Similar to Michael Dirda's wonderful "An Open Book: Coming of Age in the Heartland" this is another reflection on how reading shaped the author's life and turned her into such a passionate book-lover. ("Without books, who would I be?' she asks herself) In addition to reminiscing about a number of books that made particularly vivid impressions on her at various stages of her life, she comments at length on the act of reading itself. At one point, she wryly notes that instead of "rushing about, going and doing in order to feel that each moment is actively and assertively 'lived'" reading requires that we slow down and pay attention to the moment. "Indeed what reading teaches us," she says, is "first and foremost to sit still for long periods periods and confront time head on." My favorite section in the book was towards the end where she talks about the dilemma of trying to figure out from among the many possibilities which book to read next, describing with a touch of wry humor, the "agonies of choice." Oh that's for sure, I kept thinking. How to choose from among the many titles on my book shelves that are "demanding loudly after much postponement to be read right away!" While in the meantime I keep adding to my ever expanding list of books I want to get at the library or possibly even purchase.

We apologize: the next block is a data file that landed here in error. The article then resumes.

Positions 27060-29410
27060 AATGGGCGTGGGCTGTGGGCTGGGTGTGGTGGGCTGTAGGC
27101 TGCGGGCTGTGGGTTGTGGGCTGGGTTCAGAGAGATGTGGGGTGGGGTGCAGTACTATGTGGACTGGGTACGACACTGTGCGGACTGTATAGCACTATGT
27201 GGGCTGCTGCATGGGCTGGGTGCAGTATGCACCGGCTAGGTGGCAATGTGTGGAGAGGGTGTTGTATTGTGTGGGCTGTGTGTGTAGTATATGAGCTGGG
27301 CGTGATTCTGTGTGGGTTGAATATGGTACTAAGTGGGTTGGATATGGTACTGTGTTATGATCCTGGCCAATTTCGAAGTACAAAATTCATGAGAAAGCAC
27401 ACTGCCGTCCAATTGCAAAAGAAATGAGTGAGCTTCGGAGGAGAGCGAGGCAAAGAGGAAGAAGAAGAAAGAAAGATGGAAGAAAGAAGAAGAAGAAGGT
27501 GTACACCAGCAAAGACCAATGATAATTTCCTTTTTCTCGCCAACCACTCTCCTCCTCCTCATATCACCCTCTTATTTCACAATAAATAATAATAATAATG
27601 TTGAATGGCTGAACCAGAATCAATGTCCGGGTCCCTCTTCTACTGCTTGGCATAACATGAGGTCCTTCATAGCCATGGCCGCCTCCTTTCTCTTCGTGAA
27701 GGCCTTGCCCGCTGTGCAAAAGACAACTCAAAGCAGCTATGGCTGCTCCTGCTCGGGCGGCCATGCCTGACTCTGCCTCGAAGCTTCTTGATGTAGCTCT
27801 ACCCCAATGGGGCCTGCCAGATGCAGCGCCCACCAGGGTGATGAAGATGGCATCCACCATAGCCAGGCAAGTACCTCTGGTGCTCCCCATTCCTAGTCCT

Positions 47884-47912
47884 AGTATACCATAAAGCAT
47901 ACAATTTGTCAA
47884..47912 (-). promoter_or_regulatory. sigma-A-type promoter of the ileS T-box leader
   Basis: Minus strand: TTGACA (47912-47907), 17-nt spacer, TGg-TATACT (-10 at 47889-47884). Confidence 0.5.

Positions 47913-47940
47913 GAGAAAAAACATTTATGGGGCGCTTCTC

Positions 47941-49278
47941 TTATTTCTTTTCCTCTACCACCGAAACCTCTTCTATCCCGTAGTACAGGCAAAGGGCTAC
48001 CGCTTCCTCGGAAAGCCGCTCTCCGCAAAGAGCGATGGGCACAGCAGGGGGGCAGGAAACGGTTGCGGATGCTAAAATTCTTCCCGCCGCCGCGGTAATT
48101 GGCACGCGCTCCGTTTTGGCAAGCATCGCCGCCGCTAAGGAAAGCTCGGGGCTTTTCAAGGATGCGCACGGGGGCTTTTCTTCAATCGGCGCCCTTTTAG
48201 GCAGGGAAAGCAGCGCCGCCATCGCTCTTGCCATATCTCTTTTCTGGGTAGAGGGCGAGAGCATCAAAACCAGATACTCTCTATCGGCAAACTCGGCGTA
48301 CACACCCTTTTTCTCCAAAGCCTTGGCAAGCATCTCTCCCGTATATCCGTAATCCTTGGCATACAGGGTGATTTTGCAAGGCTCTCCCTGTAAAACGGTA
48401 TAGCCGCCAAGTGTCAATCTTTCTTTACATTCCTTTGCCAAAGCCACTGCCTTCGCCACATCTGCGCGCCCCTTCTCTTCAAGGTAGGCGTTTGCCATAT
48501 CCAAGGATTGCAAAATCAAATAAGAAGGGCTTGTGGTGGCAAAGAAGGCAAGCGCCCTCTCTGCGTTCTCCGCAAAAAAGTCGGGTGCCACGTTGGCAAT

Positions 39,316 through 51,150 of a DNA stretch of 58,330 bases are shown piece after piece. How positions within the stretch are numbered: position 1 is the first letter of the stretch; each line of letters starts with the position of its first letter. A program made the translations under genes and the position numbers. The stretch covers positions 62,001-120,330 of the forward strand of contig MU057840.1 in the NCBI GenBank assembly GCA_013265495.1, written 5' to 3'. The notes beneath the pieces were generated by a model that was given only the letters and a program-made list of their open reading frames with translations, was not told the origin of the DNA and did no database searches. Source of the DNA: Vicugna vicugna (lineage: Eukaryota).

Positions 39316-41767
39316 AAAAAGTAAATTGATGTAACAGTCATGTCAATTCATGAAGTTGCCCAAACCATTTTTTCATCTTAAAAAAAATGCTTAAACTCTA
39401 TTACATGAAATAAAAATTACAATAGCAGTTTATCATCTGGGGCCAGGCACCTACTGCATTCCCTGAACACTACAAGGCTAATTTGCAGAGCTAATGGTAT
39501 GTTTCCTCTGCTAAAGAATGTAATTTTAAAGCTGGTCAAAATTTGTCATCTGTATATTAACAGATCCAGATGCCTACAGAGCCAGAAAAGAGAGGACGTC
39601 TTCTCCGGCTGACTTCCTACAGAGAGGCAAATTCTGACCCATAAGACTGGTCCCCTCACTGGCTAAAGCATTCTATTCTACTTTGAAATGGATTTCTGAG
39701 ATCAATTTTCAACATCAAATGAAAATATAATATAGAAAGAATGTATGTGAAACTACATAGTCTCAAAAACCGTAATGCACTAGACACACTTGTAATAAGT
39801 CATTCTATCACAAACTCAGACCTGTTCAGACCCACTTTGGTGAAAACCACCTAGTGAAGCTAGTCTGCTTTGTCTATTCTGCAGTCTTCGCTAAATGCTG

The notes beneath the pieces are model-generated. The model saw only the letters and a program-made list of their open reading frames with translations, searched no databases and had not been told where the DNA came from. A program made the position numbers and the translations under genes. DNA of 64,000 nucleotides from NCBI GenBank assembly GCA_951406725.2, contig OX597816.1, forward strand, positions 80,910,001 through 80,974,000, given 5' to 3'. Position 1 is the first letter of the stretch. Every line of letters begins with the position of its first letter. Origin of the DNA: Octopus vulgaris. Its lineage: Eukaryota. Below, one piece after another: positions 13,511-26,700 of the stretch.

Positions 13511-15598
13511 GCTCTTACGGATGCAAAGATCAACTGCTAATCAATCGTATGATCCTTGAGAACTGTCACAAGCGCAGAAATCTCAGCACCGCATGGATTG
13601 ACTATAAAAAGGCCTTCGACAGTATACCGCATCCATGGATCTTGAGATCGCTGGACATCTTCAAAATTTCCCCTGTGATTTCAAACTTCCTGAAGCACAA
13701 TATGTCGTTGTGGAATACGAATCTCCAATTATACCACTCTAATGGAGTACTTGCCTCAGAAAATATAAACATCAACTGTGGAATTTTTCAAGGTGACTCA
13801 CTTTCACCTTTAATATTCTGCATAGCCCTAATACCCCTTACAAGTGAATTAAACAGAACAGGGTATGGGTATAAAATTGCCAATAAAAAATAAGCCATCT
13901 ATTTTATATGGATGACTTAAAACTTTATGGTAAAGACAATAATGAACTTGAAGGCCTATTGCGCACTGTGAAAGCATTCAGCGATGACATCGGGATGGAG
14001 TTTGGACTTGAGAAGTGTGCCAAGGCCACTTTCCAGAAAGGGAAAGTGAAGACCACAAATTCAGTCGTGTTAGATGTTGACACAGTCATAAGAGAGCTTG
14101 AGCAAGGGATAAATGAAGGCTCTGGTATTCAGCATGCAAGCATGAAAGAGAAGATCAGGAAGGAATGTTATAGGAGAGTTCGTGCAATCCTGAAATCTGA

I was intrigued by the title of this book however, I was disappointed in the content. The author gives anecdotes to her life in relation to what she was reading at the time. I don't know who the author is and I was only familiar with the books she was talking about half the time. This is one of a handful of books (in my lifetime) that I did not finish, I really just didn't care what happened next. If this author was someone I was familiar with it might have given me some context. If you are well versed in classic literature you might relate to the story better than I did.